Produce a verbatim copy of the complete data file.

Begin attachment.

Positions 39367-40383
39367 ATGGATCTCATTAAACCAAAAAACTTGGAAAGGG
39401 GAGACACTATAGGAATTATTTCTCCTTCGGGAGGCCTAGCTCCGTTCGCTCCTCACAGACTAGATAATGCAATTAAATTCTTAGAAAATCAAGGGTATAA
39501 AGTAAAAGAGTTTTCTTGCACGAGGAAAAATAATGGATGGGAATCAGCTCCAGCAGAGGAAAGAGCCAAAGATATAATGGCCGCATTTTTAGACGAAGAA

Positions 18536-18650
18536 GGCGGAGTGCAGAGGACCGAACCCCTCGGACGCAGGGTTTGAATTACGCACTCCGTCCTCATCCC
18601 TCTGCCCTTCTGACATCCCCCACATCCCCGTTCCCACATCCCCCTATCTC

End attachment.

Positions 39367-40383
39367 ATGGATCTCATTAAACCAAAAAACTTGGAAAGGG
39401 GAGACACTATAGGAATTATTTCTCCTTCGGGAGGCCTAGCTCCGTTCGCTCCTCACAGACTAGATAATGCAATTAAATTCTTAGAAAATCAAGGGTATAA
39501 AGTAAAAGAGTTTTCTTGCACGAGGAAAAATAATGGATGGGAATCAGCTCCAGCAGAGGAAAGAGCCAAAGATATAATGGCCGCATTTTTAGACGAAGAA

Positions 18536-18650
18536 GGCGGAGTGCAGAGGACCGAACCCCTCGGACGCAGGGTTTGAATTACGCACTCCGTCCTCATCCC
18601 TCTGCCCTTCTGACATCCCCCACATCCCCGTTCCCACATCCCCCTATCTC